British sporting journalist, Selena Barr heads to the Scottish Isle of Taransay in pursuit of red hinds with a .275 Rigby London Best and her faithful deerhound.
There’s something quite magical about hunting on an uninhabited island on the edge of the Atlantic Ocean. Something that arouses a primeval sense of raw adventure. In Scotland there are around 140 uninhabited islands in total, yet only one boasts its own herd of red deer. The remote 3,500-acre Hebridean island of Taransay is the largest island in Scotland without a permanent population. In the 1980s, the then owner of the island released 10 hinds and two stags to establish a source of venison for his family. Today, those numbers have swelled to approximately 50 stags, 100 hinds and 40 calves.
Made famous after starring in the BBC series Castaway 2000, this pristine island with picture-perfect beaches became part of Borve Lodge Estate when it was purchased by pharmaceutical magnate Adam Kelliher in 2011. There were once three villages on Taransay but the population dwindled and the last remaining family moved to the mainland in 1974.
When I visited, I stayed at Borve Lodge itself, a plush nine-bedroom pile on the neighbouring Isle of Harris. Recently refurbished, the marbled wetrooms, million-thread count cotton bed linen and views of the Sound of Taransay deliver five-star luxury in an unexpected location. Borve Lodge accommodates up to 14 people, looked after by a private chef and housekeeper, but we were spoilt to have it to ourselves. The estate also has four self-catering cottages, including several modern, architecturally inspired one-bedroom spaces that need be seen to be believed.
Stalking red hinds on the Isle of Taransay has to be one of my best diary entries. To reach Taransay, we boarded the estate’s landing craft, The Verley Anne. A leftover from the Falklands War, this eccentric vessel certainly aroused the inner explorer in me. After loading up the Argocat, deerhound and my Rigby London Best rifle, we began the 40-minute voyage, spying all sorts of indigenous wildlife en route, including puffins, seals and a golden eagle.
After a busy few months, I was ready for some clean Hebridean air, wilderness and solitude to help recharge my batteries. Islanders are orthodox Presbyterian, meaning virtually all commercial activity ceases on a Sunday. Many do not drive their cars, draw their curtains or hang out their washing on this sacred day. I may be an atheist, but the peace and quiet makes a visit somewhat soul cleansing and completely restorative. Walking off the landing craft onto the untouched white sand was an experience in itself; isolated from mankind but brimming with wildlife.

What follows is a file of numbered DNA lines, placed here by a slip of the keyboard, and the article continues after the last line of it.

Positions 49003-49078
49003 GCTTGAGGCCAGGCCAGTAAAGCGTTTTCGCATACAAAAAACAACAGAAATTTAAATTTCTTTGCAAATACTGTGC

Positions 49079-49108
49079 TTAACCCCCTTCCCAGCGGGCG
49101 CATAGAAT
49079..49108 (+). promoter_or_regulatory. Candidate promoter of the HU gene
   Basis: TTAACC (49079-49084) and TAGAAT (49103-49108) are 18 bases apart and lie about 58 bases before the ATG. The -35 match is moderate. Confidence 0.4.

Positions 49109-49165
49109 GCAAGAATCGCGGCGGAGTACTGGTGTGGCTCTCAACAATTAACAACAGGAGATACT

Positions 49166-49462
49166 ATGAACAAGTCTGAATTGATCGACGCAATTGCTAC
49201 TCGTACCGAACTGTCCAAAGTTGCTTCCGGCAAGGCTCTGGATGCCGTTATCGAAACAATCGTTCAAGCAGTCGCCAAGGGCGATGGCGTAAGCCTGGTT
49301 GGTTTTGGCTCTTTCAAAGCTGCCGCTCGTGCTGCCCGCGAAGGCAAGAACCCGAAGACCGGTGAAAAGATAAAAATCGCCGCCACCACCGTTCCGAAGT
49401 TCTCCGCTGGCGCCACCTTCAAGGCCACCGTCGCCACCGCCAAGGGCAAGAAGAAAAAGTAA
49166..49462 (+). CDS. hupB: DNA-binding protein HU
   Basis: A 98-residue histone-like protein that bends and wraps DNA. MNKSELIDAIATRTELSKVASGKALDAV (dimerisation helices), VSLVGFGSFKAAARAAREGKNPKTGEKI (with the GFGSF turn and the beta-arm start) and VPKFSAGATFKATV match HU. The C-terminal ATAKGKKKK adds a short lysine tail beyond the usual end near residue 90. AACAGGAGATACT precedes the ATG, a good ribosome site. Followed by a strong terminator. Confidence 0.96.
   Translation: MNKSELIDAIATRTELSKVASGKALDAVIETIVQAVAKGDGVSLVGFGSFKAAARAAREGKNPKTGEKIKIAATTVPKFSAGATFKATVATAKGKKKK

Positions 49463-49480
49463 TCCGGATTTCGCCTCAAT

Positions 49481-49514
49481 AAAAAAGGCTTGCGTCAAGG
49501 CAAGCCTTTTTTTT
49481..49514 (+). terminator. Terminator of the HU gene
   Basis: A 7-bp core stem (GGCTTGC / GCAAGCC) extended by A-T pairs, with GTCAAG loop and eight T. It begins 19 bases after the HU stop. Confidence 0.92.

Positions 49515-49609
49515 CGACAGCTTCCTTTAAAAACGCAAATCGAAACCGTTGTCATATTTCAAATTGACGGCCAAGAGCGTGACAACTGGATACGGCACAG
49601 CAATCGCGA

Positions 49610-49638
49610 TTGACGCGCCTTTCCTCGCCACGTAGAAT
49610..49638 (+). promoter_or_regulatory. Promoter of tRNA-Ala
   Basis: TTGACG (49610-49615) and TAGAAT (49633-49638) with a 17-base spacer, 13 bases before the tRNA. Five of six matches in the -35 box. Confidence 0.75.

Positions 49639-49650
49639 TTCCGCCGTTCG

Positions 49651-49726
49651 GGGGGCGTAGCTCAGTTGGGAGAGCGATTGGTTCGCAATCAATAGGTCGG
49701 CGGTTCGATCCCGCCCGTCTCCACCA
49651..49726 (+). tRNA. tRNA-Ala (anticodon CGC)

I had the island to myself for the whole day. The plan was to work my Bavarian mountain hound Gretel and attempt to cull a hind or two using my new custom rifle. Ignoring the far-reaching views to Harris, I concentrated on scanning the island for signs of the herd. With stag season now well and truly over, stalking wily hinds is doubly tricky and requires fieldcraft of the highest standard.
As I scanned the terrain, my eyes were drawn to a 40-strong herd of reds, disappearing over a hill. Two of the stags in the group were sparring, and the hinds were on edge. I decided to stalk into the group, using the dead ground as cover. With the wind in my face, I belly crawled up the side of a small hill to catch another glimpse. I continued belly crawling through the tussocky grass strewn with deer droppings and couches. Now just 150 metres away from the herd, the stags had exhausted themselves and the hinds were more relaxed. A satellite group were grazing off to the left and a lone hind at the back presented a safe shot. I unfolded my bipod, positioned the rifle in front of me and peered through my scope. The herd was unperturbed and unaware of our presence so there was no undue pressure. I could take my time. I waited until she was perfectly broadside before squeezing off a round. It instantly fell to the shot. I reloaded and the herd stayed put, not knowing where the danger was coming from.
Once the herd moved off, I slipped my hound and allowed her to claim the beast as her prize. She was proud to indicate to that she’d found the dead hind. I gralloched her on the hill and we dragged her back to the Argocat before loading her onto the boat. Borve Lodge aims to cull around 20 hinds and 10 stags each season, and this old hind was most definitely part of the management plan.
After a day on the hill, one thing every hunter wants is a hot bath. Borve Lodge boasts seven deep roll top baths as well as complimentary luxurious bubble bath. Once clean, the next thing most hunters want is a dram, and here it was served in front of the roaring open fire in the stylish, beamed drawing room. Somehow, I knew the long drive home wasn’t going to be half as enjoyable as it was going the other way. I am already planning my trip back.